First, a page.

Bosnians free Serb prisoners
Earlier, delays in the promised release of prisoners brought threats that further stalling would be met by international sanctions.
"The time for words has passed. We expect deeds," the European High Representative, Carl Bildt, said after the group of countries overseeing the Bosnia peace process met in Moscow on Saturday.
In Sarajevo on Sunday, the commander of Nato ground forces in Bosnia, Lieutenant-General Sir Michael Walker, said he welcomed the release "but cannot consider it to be full compliance until all prisoners are released."
He said the Nato-led implementation force would continue to assist the Red Cross in "their efforts to release all prisoners until this crucial commitment is fulfilled."
Colum Murphy, a spokesman for Mr Bildt, who is overseeing implementation of civilian aspects of the Dayton peace accord, also said the release fell short of the agreement. He said the Bosnian government is still holding 26 prisoners in Tuzla. "Measures to ensure compliance are being considered," Mr Murphy said.
The men released on Saturday night were bused from a Tuzla jail about 30 miles to a checkpoint manned by Swedish soldiers, near Gracanica.
Most were captured in the final weeks of Bosnia's war, last autumn. The few who spoke to reporters said they had been treated correctly in jail. "I hope somebody's waiting for me," said Zeljko Goric, 40.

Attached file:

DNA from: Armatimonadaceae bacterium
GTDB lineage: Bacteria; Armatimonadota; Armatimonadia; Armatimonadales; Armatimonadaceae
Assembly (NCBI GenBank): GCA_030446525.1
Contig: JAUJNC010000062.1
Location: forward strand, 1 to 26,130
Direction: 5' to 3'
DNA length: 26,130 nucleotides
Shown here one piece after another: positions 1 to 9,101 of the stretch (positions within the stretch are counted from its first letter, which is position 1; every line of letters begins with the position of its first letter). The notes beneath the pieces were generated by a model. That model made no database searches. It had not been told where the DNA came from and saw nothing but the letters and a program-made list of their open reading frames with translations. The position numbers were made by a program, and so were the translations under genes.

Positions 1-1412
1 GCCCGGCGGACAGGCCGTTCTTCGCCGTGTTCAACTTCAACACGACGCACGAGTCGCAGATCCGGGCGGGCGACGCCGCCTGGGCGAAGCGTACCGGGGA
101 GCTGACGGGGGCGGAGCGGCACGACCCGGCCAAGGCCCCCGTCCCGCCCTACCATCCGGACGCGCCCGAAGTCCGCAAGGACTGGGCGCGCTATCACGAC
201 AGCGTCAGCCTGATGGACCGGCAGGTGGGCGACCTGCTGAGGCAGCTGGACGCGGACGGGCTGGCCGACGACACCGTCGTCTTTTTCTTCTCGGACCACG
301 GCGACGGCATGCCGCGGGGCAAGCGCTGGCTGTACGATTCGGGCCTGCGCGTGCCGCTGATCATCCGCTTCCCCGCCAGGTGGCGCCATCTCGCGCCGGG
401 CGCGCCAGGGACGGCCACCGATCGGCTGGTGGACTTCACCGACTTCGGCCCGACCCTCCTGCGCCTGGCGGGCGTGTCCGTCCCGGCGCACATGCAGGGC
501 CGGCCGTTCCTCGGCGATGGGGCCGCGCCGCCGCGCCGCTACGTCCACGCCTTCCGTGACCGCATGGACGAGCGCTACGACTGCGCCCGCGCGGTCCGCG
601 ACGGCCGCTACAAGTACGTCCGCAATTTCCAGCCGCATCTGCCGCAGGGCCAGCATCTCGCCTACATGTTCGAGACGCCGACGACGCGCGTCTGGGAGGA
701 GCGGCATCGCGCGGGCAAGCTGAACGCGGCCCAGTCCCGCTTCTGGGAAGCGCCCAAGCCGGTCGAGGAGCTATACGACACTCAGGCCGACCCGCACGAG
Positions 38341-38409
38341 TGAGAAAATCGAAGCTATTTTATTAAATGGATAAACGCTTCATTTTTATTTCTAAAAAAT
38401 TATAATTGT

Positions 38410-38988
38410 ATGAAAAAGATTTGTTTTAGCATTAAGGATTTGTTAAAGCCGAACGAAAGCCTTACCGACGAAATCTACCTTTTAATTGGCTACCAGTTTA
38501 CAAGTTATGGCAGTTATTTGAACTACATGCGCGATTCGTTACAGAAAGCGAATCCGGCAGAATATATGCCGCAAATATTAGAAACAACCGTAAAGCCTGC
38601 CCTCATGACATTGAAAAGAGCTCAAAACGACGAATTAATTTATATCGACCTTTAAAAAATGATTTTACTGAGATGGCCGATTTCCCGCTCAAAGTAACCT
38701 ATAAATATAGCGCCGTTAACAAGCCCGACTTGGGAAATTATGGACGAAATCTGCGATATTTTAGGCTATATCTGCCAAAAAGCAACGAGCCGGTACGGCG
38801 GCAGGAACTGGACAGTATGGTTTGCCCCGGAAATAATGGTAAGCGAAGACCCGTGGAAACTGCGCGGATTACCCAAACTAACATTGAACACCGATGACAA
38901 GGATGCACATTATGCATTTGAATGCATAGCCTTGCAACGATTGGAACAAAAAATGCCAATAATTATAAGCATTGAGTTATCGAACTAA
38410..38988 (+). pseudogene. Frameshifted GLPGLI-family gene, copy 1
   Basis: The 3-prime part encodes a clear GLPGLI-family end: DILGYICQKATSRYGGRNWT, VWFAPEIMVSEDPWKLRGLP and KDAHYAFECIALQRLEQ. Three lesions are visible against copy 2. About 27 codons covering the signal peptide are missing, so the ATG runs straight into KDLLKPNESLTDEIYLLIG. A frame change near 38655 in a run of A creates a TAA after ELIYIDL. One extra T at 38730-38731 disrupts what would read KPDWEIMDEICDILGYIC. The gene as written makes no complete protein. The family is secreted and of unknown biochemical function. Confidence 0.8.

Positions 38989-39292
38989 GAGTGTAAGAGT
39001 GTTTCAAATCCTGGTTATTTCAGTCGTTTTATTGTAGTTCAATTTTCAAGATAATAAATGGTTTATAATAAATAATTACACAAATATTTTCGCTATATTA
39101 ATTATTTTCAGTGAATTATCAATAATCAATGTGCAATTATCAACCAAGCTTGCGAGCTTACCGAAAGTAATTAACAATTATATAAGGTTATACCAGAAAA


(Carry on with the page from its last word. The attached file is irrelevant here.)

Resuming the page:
At the Gracanica bridge, a Red Cross representative said all 109 men they had expected to be released had been freed. He expected further prisoner releases in the coming days.
If the releases do not go through, one measure to ensure compliance would be cuts in financial aid from foreign donors, officials said at the Moscow meeting.
During talks last week in Geneva, leaders of Bosnia, Croatia and Serbia agreed to release remaining POWs by midnight Saturday night. The Nato- led peace force and the Red Cross had urged all the factions to honour their pledge.
In Pale, the Bosnian Serb headquarters near Sarajevo, a senior Serb leader said he was willing to co-operate, as long as the Red Cross guarantees that the Muslims and Croats also release prisoners.
"The moment ICRC announces that the prisoners should be released, we will do that," Momcilo Krajisnik said. "But we cannot allow [ourselves] to be cheated."
Pierre Krahenbohl, the head of the Red Cross mission in Bosnian Serb territory, blamed the delay on technicalities.
Elsewhere in Bosnia, Nato announced US soldiers on Saturday had discovered and shut down four unauthorised police check-points set up by Bosnian Serbs and by the government.
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